Douglas Gibson of the DA during the political parties representatives who gathered to sign the electoral code in this file photo. Picture: Tyrone Arthur
Douglas Gibson of the DA during the political parties representatives who gathered to sign the electoral code in this file photo. Picture: Tyrone Arthur

Some people argue, illogically, that opposition voters should "vote for Cyril to strengthen his hand". It’s an astounding view. First, one cannot vote for Cyril Ramaphosa. He is elected by parliament, not by the people.

Second, if one votes for the ANC, it follows that more ANC MPs will be elected, without any guarantee that they belong to Ramaphosa’s faction. And he is not in a position to ensure that his own faction’s supporters are even nominated, let alone elected, while keeping his opponents out.

More ANC MPs might even mean more of Ramaphosa’s enemies in the caucus — not fewer. And don’t forget, the ANC’s secretary-general is Ace Magashule, notorious for his links to the Estina dairy project. His deputy is Jessie Duarte: a supporter of former president Jacob Zuma and mother-in-law of one of the Gupta-appointed "advisers" to the weekend special, Des van Rooyen.

Third, it has become clear that the ANC has lost its soul to venality and corruption. Not every ANC representative is corrupt, but an amazing number of ministers, MPs and other deployees are. It boggles the mind to consider rewarding the ANC for its record over the past 25 years by electing more ANC MPs, hoping the president will change all that.

Remember, Ramaphosa remained quiet during his years as Zuma’s deputy, right from Mangaung until shortly before the end of Zuma. All the looting and state capture went on under his nose: either he didn’t notice, or he chose to keep quiet about it. Some suggest he was playing a "long game" aimed at succeeding Zuma. Others believe he was prepared to place his own future interests above those of his country.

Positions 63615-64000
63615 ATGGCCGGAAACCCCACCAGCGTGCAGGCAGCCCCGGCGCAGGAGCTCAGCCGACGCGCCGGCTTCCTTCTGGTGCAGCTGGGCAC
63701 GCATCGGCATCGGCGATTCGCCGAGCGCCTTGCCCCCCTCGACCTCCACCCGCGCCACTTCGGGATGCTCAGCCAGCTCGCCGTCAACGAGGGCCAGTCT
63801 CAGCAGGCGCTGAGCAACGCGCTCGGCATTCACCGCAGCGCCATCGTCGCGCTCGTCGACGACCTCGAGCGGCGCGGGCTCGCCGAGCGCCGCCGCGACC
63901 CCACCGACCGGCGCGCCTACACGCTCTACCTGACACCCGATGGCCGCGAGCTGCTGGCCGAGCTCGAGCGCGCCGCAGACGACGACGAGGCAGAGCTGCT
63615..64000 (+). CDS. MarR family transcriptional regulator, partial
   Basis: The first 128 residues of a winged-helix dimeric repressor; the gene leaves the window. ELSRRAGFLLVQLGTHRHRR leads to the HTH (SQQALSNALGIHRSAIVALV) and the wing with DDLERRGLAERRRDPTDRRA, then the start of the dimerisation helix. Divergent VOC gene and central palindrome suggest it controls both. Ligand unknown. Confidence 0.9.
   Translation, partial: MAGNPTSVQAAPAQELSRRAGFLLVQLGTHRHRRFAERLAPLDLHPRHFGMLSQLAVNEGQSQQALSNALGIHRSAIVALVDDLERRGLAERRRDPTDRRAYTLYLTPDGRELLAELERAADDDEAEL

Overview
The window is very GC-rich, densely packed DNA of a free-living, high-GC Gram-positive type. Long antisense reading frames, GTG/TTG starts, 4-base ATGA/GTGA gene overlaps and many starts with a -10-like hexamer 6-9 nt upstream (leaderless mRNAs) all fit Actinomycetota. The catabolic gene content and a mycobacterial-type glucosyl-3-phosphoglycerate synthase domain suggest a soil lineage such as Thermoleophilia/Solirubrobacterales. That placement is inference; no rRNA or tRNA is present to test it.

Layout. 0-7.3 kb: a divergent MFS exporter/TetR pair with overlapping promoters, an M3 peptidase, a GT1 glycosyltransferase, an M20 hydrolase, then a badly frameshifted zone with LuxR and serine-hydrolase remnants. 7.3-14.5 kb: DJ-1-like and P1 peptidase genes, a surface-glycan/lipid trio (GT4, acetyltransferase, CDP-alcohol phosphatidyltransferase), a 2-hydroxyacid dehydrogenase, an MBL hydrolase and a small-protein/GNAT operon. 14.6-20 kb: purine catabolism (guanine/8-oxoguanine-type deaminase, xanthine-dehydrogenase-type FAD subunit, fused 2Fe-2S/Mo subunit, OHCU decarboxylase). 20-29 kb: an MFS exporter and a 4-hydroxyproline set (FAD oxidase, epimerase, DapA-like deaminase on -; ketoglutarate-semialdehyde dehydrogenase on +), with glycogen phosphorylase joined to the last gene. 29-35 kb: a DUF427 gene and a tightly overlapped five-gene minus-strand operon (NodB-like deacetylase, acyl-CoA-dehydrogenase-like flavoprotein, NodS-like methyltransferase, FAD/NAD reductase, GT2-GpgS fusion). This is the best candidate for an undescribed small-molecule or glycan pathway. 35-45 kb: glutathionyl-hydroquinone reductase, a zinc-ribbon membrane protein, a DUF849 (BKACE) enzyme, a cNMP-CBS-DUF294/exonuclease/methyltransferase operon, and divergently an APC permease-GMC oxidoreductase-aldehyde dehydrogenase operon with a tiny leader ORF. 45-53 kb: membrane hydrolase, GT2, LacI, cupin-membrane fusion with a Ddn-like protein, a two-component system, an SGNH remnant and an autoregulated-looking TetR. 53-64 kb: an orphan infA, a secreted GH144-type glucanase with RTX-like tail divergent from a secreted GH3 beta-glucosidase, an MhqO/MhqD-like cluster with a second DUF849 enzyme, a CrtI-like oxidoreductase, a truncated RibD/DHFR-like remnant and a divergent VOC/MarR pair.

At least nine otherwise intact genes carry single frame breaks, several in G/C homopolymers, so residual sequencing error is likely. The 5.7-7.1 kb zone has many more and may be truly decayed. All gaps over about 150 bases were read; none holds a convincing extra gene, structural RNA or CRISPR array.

Then, to win the election to lead the ANC, Ramaphosa was prepared to do a deal with David Mabuza, now deputy president. Mabuza is remembered for his appalling record as premier of Mpumalanga and is not regarded highly in ethical circles.

He is not in a position to ensure that his own faction’s supporters are nominated, let alone elected

Every one of our presidents after Nelson Mandela has been a deputy president at one stage. A few years after president Thabo Mbeki scored the biggest election victory in ANC history, he was "recalled". Zuma was also recalled. If the ANC has a big enough majority it could dump Ramaphosa and install Mabuza as president. And Mabuza might woo the Zuma faction again.

The way to avoid that is to ensure that if the ANC does win a majority, it is a small one. The ANC will then not have the gall to recall Ramaphosa, knowing that this could have serious electoral consequences. Fear of the electorate would keep it in check.

Going the coalition route

An interesting alternative would be to deny the ANC a governing majority, leaving Ramaphosa with a choice of coalition partners: the DA or the EFF. Many assume he would choose the EFF. I don’t believe it. I don’t think he’d put Julius Malema in his cabinet in return for EFF support, and move government policy in a racist, anticonstitutional direction.

If he chose a coalition with the DA, it would open the floodgates to growth, job opportunities, educational advancement and business confidence. Such a grand coalition is not unthinkable: it would need a carefully detailed agreement setting out the priorities and policies of the government to be formed.

What SA needs in the longer term is a political realignment in which the socialists, communists and those who believe in the failed economic policies of the early 20th century would hive off, leaving the rump of the ANC and most of the DA to join hands in a new governing party that could shake off the joblessness, corruption and mediocrity of the past 15 years.

But what is clear is that giving the ANC an increased majority now would be an unmerited and illogical reward for its record.

Gibson is the former DA chief whip and former ambassador to Thailand